By Melissa Andus and Angelica Rodriguez
The NHL and NHLPA have kept fans in suspense all off-season with their negotiations for a new CBA. With the current CBA expiring in exactly one month (September 15), there remains the looming threat of yet another lockout for at least part of the upcoming season.
Considering the current negotiating climate is civil, yet uncertain, it’s a given that some fans will start to become a little antsy with the situation. Two NHL fans have banded together to create a movement voicing their displeasure with the whole process, and they’re calling it “Unfollow NHL.”
Unfollow NHL is a planned mass unfollowing of the NHL, its teams and players’ social media pages should a deal not be reached on September 15. Alexa (@QueenCrash) and Kerri (@GardenFaithfull) are the two fans behind it, and came to the consensus of building the project after a Twitter conversation.
“I saw Kerri tweet about how fans should boycott buying NHL merchandise and I tacked on that if there was a mass unfollowing of their social networking sites, that may get the fans’ message across too. We took both of our ideas and ran with them,” said Alexa, a graphic design student and Chicago Blackhawks fan who has multiple projects, her biggest of which is Pucks and Pixels (a graphic arts company centered around hockey).
So far, the movement has its own Facebook, Twitter, and Tumblr pages and, according to Alexa, there have been ideas such as picketing NHL headquarters and withholding payment of season tickets. Since its inception last week, these pages have grown in size and traffic, and it seems to be an idea that at least a few people have warmed to.
“We’re approaching 1000 followers on Twitter, and our followers are very engaged with the Twitter account. We’ve been doing interviews with media, which is just crazy,” said Kerri. “Some people think we won’t be able to change much, but once we explain to them our rationale and our reasoning, they tend to come over to our side.”
Unfollow NHL is also asking fans not to purchase any merchandise or even visit NHL shops, a smart move as that is where both sides would be hit the hardest. Basically, in theory, this project as a whole would alert NHL officials and the NHLPA to the fact that fans aren’t happy about the idea of professional hockey being put on hold for the third time in 18 years. In practice? Maybe, maybe not. Here’s what we have to say on the subject. (Mind you, we’re not on the same side… come on, we’re rivals, for God’s sake.)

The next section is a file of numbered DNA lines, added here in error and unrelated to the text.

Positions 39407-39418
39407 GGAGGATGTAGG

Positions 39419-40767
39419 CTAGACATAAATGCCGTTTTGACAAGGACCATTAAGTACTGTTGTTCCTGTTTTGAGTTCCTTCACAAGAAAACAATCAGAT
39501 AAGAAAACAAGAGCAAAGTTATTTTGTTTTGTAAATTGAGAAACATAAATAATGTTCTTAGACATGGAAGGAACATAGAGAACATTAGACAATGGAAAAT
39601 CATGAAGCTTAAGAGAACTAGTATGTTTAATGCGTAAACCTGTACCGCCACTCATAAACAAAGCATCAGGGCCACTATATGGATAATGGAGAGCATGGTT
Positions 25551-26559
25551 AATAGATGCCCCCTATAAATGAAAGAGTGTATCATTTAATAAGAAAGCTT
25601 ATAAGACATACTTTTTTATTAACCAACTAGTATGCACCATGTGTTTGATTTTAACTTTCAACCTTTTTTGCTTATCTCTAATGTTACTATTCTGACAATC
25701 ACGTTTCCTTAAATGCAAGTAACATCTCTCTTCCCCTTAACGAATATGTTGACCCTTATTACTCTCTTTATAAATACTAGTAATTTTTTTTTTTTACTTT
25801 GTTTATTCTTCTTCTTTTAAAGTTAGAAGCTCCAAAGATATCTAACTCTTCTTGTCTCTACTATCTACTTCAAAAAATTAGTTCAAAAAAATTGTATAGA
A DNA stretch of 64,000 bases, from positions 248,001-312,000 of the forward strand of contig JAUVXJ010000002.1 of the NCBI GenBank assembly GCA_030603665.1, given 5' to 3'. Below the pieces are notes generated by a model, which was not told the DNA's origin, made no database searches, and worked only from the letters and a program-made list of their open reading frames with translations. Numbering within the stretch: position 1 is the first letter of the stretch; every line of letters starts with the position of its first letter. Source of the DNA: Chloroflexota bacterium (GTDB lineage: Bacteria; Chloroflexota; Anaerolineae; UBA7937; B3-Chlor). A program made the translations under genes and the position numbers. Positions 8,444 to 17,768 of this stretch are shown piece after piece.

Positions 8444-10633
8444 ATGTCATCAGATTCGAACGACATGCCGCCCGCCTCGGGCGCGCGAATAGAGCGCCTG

So why should fans back this movement? “Fans are angry and they’re looking for a way to show it. They want a way to convey their discontent to the NHL. [Unfollow NHL] essentially give them an organized way of doing it…” Alexa responded when asked the initial reaction to the movement.
No one can argue with the fact that the fans are annoyed. They should be. They are the ones paying money for tickets, merchandise and concessions, money that goes directly into the pockets of the owners and players. Yet they are the ones who have no say and end up having to find something else to do with time that normally would’ve been spent on their favorite pastime.
Those who criticize the idea would say the movement isn’t solving anything or that there is no point to what they are doing, but the girls don’t look at it that way. Their motto is “We the fans will not go quietly into ANOTHER lockout!” and by unfollowing all social media sites, they are making their voices heard.
Kerri put it best when she said “Think about the power we have if all fans of all thirty teams actually stand together on this issue.” When was the last time fans of all thirty teams stood together on an issue? Sure this won’t result in a new CBA but sitting around and continuing to pour money into a league that isn’t even operating at that moment doesn’t solve anything either and these girls realize that.
Honestly, it’s a lose-lose situation for the fans and many feel they should be allowed to stand up and be heard. Alexa and Kerri are giving them that opportunity and many fans rightly are taking it. They know they aren’t going to stop a lockout from happening. But they hope maybe, just maybe, if they get enough people, their voices will linger in the ears of men on both sides to push them to reach a deal sooner rather than later. And if it does, consider this a huge win for two girls who just wanted to be able to come home and turn on the TV for a game.